Who can violate a state’s rights?
The Union government’s proposal for a National Counter Terrorism Centre was strongly opposed by many Chief Ministers. Outlook reported the Karnatak Chief Minister’s misgivings:
Karnataka Chief Minister Sadananda Gowda today said powers of the proposed NCTC “undoubtedly” amount to interference in the domain of the state governments.
Speaking at the Chief Ministers’ conference on National Counter Terrorism Centre, Gowda said while in the US there are federal crimes where agencies like FBI can directly intervene India has a uniform penal code yet its implementation is with the state governments.
“We are apprehensive that officers of NCTC could first arrest, search and seize and simply inform the local police officers stating that they were authorised to do so by the Director NCTC. This has to be avoided,” he said.
However, police from Karnataka apparently do not have qualm about trampling on the prerogative of other states. IBN-Live reports:
Bihar Chief Minister Nitish Kumar on Tuesday vented his anger on way Karnataka police arrested a suspect terrorist from Darbhanga in Bihar, without formally informing the state police. Bangalore Crime Branch officials arrested Kafil Akhtar from Darbhanga for his alleged involvement in the M Chinnaswamy cricket stadium blasts.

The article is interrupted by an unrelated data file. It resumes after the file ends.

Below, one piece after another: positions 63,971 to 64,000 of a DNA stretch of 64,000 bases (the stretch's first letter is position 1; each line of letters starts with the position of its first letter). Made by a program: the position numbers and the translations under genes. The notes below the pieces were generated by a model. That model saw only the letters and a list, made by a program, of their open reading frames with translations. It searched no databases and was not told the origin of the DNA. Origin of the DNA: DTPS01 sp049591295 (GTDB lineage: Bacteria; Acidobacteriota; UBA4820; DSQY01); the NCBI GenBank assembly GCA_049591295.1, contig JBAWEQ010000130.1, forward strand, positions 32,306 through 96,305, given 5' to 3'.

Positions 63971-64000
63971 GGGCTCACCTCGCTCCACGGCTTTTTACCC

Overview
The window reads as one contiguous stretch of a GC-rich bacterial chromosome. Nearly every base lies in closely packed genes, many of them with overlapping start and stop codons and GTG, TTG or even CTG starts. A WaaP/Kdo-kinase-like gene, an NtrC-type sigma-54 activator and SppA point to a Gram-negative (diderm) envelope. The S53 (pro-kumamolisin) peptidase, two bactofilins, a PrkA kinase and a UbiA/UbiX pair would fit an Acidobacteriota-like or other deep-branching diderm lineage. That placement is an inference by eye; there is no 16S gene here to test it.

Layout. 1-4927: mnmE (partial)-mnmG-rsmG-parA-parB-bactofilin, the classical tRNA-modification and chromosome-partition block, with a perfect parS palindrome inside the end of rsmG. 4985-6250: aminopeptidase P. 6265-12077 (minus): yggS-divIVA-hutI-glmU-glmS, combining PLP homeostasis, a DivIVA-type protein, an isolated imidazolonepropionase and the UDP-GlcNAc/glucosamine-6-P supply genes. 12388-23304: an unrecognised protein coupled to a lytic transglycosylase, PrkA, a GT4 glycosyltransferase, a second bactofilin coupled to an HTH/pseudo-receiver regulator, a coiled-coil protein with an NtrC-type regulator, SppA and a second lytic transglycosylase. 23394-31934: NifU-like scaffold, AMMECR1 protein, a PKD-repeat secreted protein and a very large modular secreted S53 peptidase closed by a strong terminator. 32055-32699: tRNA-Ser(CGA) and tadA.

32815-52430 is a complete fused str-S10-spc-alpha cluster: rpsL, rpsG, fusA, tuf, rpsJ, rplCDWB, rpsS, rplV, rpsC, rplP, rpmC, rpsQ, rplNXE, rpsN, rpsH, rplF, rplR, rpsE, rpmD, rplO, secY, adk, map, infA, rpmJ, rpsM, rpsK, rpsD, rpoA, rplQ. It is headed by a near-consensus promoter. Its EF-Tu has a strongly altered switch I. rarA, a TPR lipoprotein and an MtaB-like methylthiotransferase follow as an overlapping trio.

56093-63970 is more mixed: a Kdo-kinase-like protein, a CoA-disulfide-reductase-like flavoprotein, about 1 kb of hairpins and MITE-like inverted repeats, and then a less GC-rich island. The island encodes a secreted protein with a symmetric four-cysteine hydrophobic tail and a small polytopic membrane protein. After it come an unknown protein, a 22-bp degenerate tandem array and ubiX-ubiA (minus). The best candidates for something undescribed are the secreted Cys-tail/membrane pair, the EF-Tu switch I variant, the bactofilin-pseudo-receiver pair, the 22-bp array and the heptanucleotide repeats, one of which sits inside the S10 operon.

“I have got information from police officials in Bihar that Karnataka police have arrested a person in Darbhanga. We have sought a report on this. I raised this issue during NCTC meeting. This is not right, there was no information with us. We will send this information to the Home Ministry. The law of the land should be followed,” the Bihar Chief Minister said.
The arrest of Akhtar from Barasmela village in Bihar’s Darbhanga district by a Karnataka police team has once again raised the issue of jurisdiction of a state police force conducting operations in another state. Nitish Kumar’s outburst will also give Home Minister P Chidambaram one more chance to point out that if a central anti-terror body like the NCTC is created, it would lead to better co-ordination while dealing with terror cases.
It can’t be a planned move against the shaky chief minister of Karnataka, can it? It is more likely that the state police just broke the law, as they often do.